Yes, but nobody owes you anything, just like the generation before me didn’t owe me anything. I started small then built and then was able to buy in SF thanks to 2 decades of hard work and sacrifice. Your turn to earn it. Millenials do not have it easy (student loans are not an easy way to start in life) but they’re also the generation that wants all the new iPhones, tablets, games and who seldom encountered a “no” from their gen-X parents.

          As a sidenote, America’s population growth is starting to slow down, which means that the demographic pressure overall is receding. And America is a pretty large country with many very livable and enjoyable areas. You can build your own ranch in Wyoming or Montana and even have horses for less than the price of a 600sf condo. Wanting to own in SF is a silly choice that comes with disappointment if you cannot really afford it.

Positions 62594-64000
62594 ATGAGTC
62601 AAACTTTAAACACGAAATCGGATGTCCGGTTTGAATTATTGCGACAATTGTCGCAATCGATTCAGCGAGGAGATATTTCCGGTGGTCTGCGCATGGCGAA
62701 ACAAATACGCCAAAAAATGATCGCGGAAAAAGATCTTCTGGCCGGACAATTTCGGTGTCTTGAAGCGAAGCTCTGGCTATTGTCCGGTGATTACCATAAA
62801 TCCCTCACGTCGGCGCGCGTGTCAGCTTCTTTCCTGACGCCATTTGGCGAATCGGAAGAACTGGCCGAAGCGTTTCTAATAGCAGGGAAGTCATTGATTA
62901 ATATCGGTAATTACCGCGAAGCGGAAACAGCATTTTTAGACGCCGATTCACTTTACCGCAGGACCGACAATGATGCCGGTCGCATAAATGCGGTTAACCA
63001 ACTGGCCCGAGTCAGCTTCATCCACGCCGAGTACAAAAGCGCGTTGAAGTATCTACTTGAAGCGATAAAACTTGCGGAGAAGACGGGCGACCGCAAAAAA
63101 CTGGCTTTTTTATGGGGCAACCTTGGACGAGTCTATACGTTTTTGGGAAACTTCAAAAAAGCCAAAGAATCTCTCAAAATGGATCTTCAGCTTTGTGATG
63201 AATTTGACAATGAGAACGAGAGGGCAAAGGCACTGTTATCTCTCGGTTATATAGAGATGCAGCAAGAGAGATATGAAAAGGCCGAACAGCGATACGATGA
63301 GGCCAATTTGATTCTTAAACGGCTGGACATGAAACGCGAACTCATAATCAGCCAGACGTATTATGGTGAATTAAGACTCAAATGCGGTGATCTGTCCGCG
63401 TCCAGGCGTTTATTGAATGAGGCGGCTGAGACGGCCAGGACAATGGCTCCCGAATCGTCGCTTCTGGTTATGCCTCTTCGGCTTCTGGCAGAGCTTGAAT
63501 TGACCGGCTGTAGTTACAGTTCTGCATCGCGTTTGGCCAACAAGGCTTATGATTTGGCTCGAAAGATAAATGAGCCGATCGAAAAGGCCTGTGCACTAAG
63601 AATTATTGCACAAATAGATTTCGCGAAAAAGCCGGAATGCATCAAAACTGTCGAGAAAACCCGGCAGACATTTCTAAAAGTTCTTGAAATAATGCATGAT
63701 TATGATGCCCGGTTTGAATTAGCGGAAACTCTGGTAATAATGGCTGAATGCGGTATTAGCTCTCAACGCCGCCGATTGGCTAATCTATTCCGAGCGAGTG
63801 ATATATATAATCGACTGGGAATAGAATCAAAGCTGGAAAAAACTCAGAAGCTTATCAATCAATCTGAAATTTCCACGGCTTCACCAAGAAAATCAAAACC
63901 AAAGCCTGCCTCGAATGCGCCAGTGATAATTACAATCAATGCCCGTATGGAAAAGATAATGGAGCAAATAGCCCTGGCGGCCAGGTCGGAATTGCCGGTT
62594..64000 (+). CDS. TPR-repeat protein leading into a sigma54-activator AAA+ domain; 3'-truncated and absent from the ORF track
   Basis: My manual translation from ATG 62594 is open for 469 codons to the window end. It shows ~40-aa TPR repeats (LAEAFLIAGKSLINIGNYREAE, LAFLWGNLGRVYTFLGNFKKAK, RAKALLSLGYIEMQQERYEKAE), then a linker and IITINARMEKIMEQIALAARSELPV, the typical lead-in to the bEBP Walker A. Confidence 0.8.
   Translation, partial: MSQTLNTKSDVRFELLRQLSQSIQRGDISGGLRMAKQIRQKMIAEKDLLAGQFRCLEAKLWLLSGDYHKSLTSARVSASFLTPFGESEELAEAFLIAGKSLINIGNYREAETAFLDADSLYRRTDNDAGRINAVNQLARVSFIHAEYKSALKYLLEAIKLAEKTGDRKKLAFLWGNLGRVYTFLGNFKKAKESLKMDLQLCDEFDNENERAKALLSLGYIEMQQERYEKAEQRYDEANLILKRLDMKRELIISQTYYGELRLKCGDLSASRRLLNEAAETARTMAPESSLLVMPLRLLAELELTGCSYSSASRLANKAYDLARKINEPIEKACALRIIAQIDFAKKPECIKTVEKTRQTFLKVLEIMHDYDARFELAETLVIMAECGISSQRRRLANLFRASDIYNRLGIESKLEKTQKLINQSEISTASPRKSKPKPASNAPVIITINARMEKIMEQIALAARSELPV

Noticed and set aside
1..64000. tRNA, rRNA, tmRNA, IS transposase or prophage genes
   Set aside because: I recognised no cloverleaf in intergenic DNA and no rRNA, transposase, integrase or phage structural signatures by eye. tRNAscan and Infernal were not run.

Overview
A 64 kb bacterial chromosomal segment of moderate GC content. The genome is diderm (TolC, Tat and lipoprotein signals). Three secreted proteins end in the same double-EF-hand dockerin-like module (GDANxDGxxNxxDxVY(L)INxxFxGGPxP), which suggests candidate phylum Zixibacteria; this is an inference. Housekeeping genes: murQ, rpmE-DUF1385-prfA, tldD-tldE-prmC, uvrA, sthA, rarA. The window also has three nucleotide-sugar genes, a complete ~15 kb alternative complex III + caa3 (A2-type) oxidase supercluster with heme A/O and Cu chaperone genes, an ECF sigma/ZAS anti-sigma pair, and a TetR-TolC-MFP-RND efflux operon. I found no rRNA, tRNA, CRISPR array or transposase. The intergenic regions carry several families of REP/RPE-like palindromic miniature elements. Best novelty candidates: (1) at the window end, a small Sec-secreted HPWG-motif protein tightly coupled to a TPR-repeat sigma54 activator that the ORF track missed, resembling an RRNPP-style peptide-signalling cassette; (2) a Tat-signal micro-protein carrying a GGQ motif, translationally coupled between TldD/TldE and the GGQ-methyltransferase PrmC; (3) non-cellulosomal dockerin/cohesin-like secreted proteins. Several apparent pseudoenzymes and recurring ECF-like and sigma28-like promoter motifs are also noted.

14. Posted by HousingWonk

    You aren’t getting a 30-stoy high rise on a 2,700 SF parcel. You just aren’t. That’s the size of a parcel for a MODEST size single family home. Let alone trying to fit a 30 story building there. Anything is better than nothing.

    I guess you could fit a 30-story elevator to nowhere on it…

    • Posted by Sutro_Tower

      Thank you. Just because you have the zoning doesn’t mean you have the space. And sometimes you have the zoning and the space but the math doesn’t pencil out

    • Posted by Brian M

      I imagine an Elon Musk rocket pack to access the condo units! Elevators are so 20th century! 🙂

    • Posted by Bay Guy

      Or….. perhaps a zip-line from any of the taller surrounding buildings? 🙂

    • Posted by Serge